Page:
Since the beginning of 2020, Douglas County has had the fourth-fastest growth rate, compared with the fifth-fastest growth rate in 2023. In other words, Douglas County slowed down some in 2023 compared with others on the list. That change is not overly significant, unless it is the beginning of a trend.

Talk of affordable housing problems has been rampant here for the last several years. Is that why the county’s population growth has started to slow? I’m not ready to say that. In fairness, most of the affordable housing issue has been linked to Lawrence. We don’t yet know how much — if any — of the county’s 546-person increase happened in Lawrence, versus Eudora, Baldwin City or elsewhere. The Census won’t release those numbers until the summer. If those numbers show all, or nearly all, the county’s population growth happened outside of Lawrence, then we will have something to chew on.

The clearer takeaways from the above numbers come from other counties. Wyandotte County, home to Kansas City, Kansas, and Shawnee, home to Topeka, are having population problems despite being in the the northeast section of the state that traditionally has been Kansas’ growth corridor.

But Riley County, home to Manhattan and Kansas State, continues to be the most interesting on my list. It wasn’t that long ago that Manhattan was predicted to be a boom town because of its big economic development win in attracting the National Bio and Agro-Defense Facility, which is the top research center for a variety of animal diseases and pathogens.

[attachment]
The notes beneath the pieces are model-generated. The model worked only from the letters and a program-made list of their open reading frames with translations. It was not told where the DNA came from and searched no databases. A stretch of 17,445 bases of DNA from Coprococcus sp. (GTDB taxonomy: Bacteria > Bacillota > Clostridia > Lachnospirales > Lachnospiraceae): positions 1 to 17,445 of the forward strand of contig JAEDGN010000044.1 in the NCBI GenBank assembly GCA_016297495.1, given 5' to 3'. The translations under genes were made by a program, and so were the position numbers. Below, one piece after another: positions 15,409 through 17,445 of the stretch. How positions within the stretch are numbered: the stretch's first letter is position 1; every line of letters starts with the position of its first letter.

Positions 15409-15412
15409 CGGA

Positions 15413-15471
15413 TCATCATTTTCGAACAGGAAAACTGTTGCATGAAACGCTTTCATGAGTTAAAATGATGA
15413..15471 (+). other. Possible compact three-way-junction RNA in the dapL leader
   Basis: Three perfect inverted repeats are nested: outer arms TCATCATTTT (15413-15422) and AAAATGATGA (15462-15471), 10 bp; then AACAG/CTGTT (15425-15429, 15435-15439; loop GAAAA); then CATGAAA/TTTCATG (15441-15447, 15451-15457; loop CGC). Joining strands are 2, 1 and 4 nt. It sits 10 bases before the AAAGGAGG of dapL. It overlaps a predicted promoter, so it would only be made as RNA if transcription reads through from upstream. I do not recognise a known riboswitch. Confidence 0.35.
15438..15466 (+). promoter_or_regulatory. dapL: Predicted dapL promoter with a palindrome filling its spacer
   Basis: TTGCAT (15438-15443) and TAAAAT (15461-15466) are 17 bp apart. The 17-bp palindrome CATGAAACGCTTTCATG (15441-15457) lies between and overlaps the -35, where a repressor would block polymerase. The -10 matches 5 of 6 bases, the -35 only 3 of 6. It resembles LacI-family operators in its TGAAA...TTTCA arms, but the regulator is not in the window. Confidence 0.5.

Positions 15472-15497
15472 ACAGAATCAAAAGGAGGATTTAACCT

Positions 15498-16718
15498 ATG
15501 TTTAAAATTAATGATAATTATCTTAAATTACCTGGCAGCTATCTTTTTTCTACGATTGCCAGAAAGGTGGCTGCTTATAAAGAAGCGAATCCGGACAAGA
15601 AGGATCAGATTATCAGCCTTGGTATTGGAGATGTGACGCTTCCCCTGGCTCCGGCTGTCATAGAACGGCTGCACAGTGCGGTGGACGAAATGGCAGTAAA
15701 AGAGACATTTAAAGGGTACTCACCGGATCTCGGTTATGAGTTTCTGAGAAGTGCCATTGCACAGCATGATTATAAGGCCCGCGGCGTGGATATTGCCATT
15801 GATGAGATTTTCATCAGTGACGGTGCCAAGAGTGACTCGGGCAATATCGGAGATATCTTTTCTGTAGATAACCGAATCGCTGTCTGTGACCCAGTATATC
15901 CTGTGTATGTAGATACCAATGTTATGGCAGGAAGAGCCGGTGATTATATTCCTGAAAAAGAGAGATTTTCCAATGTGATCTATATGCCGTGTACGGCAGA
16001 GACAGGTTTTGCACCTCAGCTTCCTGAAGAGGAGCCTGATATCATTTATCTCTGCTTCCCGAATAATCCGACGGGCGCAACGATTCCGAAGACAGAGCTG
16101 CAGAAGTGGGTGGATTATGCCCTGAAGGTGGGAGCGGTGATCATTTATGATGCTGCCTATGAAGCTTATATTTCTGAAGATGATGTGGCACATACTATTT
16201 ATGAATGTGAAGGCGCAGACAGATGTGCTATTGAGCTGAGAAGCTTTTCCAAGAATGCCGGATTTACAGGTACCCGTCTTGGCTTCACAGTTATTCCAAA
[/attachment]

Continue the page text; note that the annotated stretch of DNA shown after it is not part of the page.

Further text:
That project has happened, and some new businesses have located in Manhattan to be close to that research. But the other big development in Manhattan has been significant enrollment declines at Kansas State. K-State has seen its enrollment fall by more than 5,000 students since 2014. In a university town, falling enrollments are hard to overcome. While KU has had some enrollment challenges, it hasn’t yet faced that type of drop. Recently enrollments have grown, and KU’s total is up about 850 students from 2014.

Perhaps the most consequential numbers in the report, though, are when you compare Kansas counties with other counties elsewhere in the U.S. Nearly every number is a reminder that Kansas continues to be a laggard in population. Here’s a look at some of the national numbers and how they stack up in Kansas.

• Nationally, approximately 60% of counties gained population in 2023. In Kansas, just 34% gained population.

• The Census considers Kansas to be in the Midwest region, which has not fared as well as other regions, particularly the South and West regions. In total, the Midwest region had 48% of its counties post population declines in 2023. In Kansas, nearly 66% of its counties posted population declines.

• Nationally, there are 618 counties with populations greater than 100,000 people. Those counties grew, on average, by 0.76% in 2023. Kansas has five such counties of more than 100,000 people. None of them grew at a rate equal to or greater than that national average. Sedgwick County was the closest at 0.59%.